Template:Infobox spaceflight

The Geostationary Operational Environmental Satellite - R Series (GOES-R) is the next generation of geosynchronous environmental satellites. It is expected to provide atmospheric and surface measurements of the Earth’s Western Hemisphere for weather forecasting, severe storm tracking, space weather monitoring and meteorological research. GOES-R is scheduled for launch in October 2016.[1]


GOESR Poster

GOES-R will offer advanced imaging for more accurate forecasts, real-time mapping of lightning activity, and improved monitoring of solar activity.

GOES-R is a follow-on to the current GOES system that is used by NOAA's National Weather Service for weather monitoring and forecasting operations as well as by researchers for understanding interactions between land, ocean, atmosphere and climate. The GOES-R series program is a collaborative development and acquisition effort between NOAA and NASA to develop, deploy and operate the satellites. They are managed from Goddard Space Flight Center in Greenbelt, Maryland. GOES-R is scheduled for launch in 2016. The GOES-R series (GOES-R, S, T, & U) will extend the availability of the operational GOES satellite system through 2036.[2]

GOES-R marks a technological advance in geostationary observations.[3] Compared to the current GOES system, the advanced instruments and data processing provides:



The GOES-R spacecraft A2100 bus will be 3-axis stabilized and designed for 10 years of on-orbit operation preceded by up to 5 years of on-orbit storage. It will provide near-continuous observations as well as vibration isolation for the Earth-pointed optical bench and high-speed spacecraft-to-instrument interfaces designed to maximize data collection. The cumulative time that GOES-R science data collection (including imaging) is interrupted by momentum management, station-keeping and yaw flip maneuvers will be under 120 minutes/year. This represents a nearly two order of magnitude improvement compared to current GOES satellites.


The GOES-R instrument suite includes three types of instruments: Earth sensing, solar imaging, and space environment measuring.[5]

Earth facingEdit

Two instruments point toward Earth:

File:ABI Prototype Model.png

Advanced Baseline ImagerEdit

The Advanced Baseline Imager (ABI), designed and built by Exelis Geospatial Systems (now Harris Space & Intelligence Systems), is the primary instrument on GOES-R for imaging Earth’s weather, climate and environment. ABI will be able to view the Earth across 16 spectral bands, including two visible channels, four near-infrared channels and ten infrared channels. It will provide three times more spectral information, four times the spatial resolution, and more than five times faster coverage. Forecasters will be able to use the higher resolution images to track the development of storms in their early stages.[6] ABI was developed from a similar instrument operated by Japan onboard Himawari 8.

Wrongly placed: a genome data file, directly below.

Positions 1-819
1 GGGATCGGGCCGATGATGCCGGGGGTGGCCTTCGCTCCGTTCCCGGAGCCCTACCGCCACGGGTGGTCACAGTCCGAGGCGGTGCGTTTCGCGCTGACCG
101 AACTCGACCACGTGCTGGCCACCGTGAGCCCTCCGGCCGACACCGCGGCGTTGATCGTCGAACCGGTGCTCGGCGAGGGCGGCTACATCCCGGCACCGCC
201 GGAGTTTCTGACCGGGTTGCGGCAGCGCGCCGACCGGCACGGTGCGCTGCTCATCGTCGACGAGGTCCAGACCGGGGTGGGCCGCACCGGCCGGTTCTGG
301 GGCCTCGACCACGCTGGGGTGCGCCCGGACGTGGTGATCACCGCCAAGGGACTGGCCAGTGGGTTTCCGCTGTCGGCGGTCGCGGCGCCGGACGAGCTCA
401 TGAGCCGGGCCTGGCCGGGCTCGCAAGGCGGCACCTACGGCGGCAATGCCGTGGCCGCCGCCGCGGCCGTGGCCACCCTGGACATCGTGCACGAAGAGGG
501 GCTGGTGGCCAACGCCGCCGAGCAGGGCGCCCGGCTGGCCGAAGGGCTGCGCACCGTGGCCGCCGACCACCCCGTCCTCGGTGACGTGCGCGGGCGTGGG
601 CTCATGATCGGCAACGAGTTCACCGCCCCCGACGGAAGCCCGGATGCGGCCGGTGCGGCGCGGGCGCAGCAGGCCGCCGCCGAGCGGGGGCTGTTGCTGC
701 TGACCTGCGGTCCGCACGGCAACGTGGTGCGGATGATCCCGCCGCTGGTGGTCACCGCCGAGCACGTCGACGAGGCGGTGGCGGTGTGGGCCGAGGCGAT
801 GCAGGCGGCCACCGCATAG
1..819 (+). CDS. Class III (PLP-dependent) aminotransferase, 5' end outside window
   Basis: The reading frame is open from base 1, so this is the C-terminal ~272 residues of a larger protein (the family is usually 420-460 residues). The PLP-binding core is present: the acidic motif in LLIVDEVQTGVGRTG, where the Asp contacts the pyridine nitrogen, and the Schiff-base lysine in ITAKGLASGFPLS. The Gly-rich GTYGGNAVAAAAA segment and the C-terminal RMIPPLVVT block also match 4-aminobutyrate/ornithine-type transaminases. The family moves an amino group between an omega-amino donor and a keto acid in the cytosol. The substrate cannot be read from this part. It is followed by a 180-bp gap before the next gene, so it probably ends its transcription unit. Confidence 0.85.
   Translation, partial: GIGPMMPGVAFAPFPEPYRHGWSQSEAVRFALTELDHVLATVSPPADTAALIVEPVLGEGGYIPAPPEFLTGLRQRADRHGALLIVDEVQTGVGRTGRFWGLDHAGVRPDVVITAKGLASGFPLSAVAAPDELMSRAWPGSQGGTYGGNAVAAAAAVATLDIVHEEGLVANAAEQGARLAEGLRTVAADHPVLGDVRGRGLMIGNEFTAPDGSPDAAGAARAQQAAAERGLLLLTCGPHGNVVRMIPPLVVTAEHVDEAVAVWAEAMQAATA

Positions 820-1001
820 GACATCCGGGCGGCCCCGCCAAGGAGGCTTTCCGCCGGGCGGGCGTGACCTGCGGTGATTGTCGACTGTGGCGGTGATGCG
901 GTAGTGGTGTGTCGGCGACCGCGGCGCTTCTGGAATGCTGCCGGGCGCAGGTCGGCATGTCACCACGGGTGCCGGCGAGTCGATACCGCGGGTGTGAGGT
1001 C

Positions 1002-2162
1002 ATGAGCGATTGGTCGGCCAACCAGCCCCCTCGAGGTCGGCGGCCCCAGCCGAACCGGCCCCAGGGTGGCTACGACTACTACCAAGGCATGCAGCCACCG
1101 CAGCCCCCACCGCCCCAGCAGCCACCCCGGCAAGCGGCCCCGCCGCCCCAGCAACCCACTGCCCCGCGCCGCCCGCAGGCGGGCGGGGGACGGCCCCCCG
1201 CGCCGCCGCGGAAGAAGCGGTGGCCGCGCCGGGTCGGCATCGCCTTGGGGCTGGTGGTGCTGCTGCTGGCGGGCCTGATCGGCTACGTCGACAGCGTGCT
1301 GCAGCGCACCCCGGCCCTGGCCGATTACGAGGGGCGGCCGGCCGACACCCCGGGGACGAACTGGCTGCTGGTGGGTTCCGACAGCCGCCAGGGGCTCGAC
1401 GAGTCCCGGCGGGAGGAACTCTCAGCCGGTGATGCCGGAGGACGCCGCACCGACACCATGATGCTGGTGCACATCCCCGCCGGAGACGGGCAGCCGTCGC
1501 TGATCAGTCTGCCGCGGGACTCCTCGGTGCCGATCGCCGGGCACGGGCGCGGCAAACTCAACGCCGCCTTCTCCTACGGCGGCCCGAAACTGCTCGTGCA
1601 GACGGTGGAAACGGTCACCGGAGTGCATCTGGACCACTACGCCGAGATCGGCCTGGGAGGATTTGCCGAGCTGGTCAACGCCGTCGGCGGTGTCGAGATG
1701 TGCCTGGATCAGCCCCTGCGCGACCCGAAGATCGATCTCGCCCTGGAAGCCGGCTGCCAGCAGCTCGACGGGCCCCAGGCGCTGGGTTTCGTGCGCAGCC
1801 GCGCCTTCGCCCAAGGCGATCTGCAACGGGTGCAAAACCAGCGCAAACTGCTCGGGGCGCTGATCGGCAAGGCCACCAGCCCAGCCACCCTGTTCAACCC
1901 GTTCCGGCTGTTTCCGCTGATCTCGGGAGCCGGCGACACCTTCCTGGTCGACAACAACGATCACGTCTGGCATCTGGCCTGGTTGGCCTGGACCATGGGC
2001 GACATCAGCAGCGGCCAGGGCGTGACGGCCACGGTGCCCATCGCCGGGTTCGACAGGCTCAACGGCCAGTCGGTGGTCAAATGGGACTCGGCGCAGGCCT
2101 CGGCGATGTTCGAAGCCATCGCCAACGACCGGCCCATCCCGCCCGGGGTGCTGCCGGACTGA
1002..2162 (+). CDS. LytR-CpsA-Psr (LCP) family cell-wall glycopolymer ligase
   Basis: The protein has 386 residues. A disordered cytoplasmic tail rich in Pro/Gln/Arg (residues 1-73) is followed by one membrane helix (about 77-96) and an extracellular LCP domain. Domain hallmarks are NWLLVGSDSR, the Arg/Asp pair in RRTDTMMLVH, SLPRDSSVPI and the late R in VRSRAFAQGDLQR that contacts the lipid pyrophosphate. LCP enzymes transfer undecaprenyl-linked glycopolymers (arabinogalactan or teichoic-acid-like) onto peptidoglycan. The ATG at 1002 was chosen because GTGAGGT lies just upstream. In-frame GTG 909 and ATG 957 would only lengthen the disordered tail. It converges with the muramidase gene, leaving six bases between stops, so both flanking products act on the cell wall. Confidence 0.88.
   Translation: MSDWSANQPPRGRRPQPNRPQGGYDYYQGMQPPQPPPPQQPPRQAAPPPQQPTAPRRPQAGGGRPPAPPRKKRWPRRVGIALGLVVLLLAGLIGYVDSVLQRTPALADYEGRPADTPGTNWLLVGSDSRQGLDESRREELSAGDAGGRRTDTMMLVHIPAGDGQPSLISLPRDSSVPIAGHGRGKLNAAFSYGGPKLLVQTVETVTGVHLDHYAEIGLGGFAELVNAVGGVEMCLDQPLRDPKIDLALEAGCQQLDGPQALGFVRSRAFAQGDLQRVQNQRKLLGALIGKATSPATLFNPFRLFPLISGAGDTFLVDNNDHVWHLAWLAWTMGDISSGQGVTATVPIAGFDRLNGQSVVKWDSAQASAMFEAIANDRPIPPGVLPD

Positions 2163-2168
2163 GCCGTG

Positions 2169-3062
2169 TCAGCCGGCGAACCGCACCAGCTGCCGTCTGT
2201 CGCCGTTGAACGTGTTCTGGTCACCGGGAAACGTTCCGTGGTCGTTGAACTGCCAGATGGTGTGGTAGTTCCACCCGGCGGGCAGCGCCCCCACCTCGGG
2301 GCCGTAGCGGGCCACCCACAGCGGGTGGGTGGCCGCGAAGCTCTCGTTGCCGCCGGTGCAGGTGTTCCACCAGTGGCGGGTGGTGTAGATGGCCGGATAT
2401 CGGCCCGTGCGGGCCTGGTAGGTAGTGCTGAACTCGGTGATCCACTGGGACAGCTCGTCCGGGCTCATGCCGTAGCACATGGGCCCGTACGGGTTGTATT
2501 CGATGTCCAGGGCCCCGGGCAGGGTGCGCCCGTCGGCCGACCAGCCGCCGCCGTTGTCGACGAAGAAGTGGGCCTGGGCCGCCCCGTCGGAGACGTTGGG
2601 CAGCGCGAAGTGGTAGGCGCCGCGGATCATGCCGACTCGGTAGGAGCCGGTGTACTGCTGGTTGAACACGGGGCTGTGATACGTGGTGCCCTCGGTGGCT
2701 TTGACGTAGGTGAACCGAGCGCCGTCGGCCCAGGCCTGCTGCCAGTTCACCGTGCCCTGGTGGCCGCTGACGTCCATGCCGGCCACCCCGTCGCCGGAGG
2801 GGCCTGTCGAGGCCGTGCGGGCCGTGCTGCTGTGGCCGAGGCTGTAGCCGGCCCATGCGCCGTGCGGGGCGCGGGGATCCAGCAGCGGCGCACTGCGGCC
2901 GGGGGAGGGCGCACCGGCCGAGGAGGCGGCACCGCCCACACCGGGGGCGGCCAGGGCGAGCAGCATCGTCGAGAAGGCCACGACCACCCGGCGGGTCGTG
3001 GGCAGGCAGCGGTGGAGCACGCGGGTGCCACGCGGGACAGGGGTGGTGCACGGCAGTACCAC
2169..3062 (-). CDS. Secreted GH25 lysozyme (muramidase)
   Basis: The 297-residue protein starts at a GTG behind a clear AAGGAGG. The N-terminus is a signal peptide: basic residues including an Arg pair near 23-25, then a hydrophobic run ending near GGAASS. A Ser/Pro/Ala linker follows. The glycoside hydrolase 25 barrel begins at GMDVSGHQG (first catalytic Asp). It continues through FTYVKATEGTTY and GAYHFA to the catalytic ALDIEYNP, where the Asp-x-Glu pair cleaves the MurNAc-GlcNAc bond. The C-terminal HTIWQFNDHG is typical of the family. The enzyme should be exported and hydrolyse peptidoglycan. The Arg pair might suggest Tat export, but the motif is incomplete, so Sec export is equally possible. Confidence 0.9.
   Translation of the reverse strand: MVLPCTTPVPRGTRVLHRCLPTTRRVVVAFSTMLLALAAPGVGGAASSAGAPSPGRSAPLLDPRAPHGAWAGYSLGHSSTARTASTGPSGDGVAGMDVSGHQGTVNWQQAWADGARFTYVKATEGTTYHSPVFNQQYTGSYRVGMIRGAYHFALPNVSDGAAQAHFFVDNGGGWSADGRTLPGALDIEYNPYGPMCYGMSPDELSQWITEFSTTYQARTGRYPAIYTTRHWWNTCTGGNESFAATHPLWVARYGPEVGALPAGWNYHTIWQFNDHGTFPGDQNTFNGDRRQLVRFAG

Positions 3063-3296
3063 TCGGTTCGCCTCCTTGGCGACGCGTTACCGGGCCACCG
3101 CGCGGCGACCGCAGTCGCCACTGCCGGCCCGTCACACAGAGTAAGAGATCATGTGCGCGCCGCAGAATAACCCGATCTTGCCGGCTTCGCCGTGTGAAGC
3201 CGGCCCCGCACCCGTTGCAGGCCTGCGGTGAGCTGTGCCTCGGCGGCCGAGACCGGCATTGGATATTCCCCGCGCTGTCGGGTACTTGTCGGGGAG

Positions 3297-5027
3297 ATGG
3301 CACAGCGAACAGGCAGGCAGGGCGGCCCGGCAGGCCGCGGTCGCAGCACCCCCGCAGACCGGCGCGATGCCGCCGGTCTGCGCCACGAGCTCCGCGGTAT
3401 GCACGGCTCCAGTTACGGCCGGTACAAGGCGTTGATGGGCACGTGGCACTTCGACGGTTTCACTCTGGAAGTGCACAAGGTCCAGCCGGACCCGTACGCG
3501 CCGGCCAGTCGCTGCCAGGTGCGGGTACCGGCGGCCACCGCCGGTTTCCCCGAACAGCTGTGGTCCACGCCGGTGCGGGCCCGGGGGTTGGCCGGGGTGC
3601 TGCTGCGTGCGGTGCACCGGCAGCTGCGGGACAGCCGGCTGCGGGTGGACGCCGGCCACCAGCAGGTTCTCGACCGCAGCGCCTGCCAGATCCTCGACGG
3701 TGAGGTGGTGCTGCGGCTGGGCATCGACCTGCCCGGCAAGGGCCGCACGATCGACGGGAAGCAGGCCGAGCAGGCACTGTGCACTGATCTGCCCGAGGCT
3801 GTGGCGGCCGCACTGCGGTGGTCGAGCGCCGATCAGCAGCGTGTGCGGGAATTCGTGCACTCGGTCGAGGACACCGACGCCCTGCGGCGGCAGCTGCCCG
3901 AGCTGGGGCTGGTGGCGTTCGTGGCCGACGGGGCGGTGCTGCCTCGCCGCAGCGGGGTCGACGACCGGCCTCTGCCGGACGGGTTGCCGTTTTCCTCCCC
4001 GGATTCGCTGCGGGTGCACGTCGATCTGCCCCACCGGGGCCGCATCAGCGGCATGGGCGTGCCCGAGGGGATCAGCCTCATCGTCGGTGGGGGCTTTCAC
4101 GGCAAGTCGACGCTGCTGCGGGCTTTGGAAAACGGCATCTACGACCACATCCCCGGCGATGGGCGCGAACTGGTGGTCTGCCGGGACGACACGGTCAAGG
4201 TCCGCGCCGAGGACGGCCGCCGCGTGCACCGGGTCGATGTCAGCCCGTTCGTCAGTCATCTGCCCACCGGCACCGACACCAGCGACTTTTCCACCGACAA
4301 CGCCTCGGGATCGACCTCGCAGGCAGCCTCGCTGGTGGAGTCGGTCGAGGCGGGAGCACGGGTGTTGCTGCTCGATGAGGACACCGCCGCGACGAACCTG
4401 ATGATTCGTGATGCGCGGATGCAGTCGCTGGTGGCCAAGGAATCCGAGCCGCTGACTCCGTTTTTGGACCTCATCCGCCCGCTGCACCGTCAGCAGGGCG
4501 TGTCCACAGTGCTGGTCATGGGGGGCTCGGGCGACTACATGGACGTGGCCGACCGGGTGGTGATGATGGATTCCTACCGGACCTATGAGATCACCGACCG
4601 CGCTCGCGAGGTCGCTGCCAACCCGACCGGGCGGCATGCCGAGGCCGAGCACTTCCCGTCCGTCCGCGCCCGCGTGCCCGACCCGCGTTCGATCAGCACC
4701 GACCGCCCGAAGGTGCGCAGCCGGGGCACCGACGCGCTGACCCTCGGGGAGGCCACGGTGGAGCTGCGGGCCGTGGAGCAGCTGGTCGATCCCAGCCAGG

Geostationary Lightning MapperEdit

File:GLM Engineering Development Unit.jpg

The GOES-R Geostationary Lightning Mapper (GLM) will take continuous day and night measurements of the frequent intra-cloud lightning that accompanies many severe storms, and will do so even when the high-level cirrus clouds atop mature thunderstorms may obscure the underlying convection from the imager. Research and testing has demonstrated the GLM potential for improvement in tornado warning lead time and false alarm rate reduction.[7] It is anticipated that GLM data will have applications to aviation weather services, climatological studies, and severe thunderstorm forecasts and warnings. The GLM will provide information to identify growing, active, and potentially destructive thunderstorms over land as well as ocean areas.[8]

Studies show that a sudden increase in Total Lightning Activity—or flash rate—correlates with an increase in storm intensity. Thus, a significant increase in a storm's flash rate may signify a storm becoming severe and causing damaging winds, large hail, and/or tornadoes.[9]

Sun facingEdit

Two instruments point toward the Sun:

Solar Ultraviolet ImagerEdit

Solar Ultraviolet Imager (SUVI) is a telescope that observes the Sun in the extreme ultraviolet (EUV) wavelength range. SUVI will observe and characterize complex, active regions of the Sun, solar flares and the eruptions of solar filaments that may give rise to coronal mass ejections. Depending on the size and the trajectory of solar eruptions, the possible effects to the Earth’s environment, referred to as space weather, include the disruption of power utilities, communication and navigation systems and possible damage to orbiting satellites and the International Space Station. SUVI observations of flares and solar eruptions will provide an early warning of possible impacts to the Earth environment and enable better forecasting of potentially disruptive events.[10]
File:Simulated SUVI image.jpg

Extreme Ultra Violet (EUVS) / X-Ray Irradiance SensorsEdit

The Extreme Ultraviolet and X-Ray Irradiance Sensors (EXIS) detect solar soft X-ray irradiance and solar extreme ultraviolet spectral irradiance in the 5-127 nm range. The X-Ray Sensor (XRS) monitors solar flares that can disrupt communications and degrade navigational accuracy, affecting satellites, astronauts, high latitude airline passengers and power grid performance. The Extreme Ultraviolet Sensor monitors solar variations that directly affect satellite drag/tracking and ionospheric changes, which impact communications and navigation operations. This information is critical to understanding the outer layers of the Earth’s atmosphere.[11]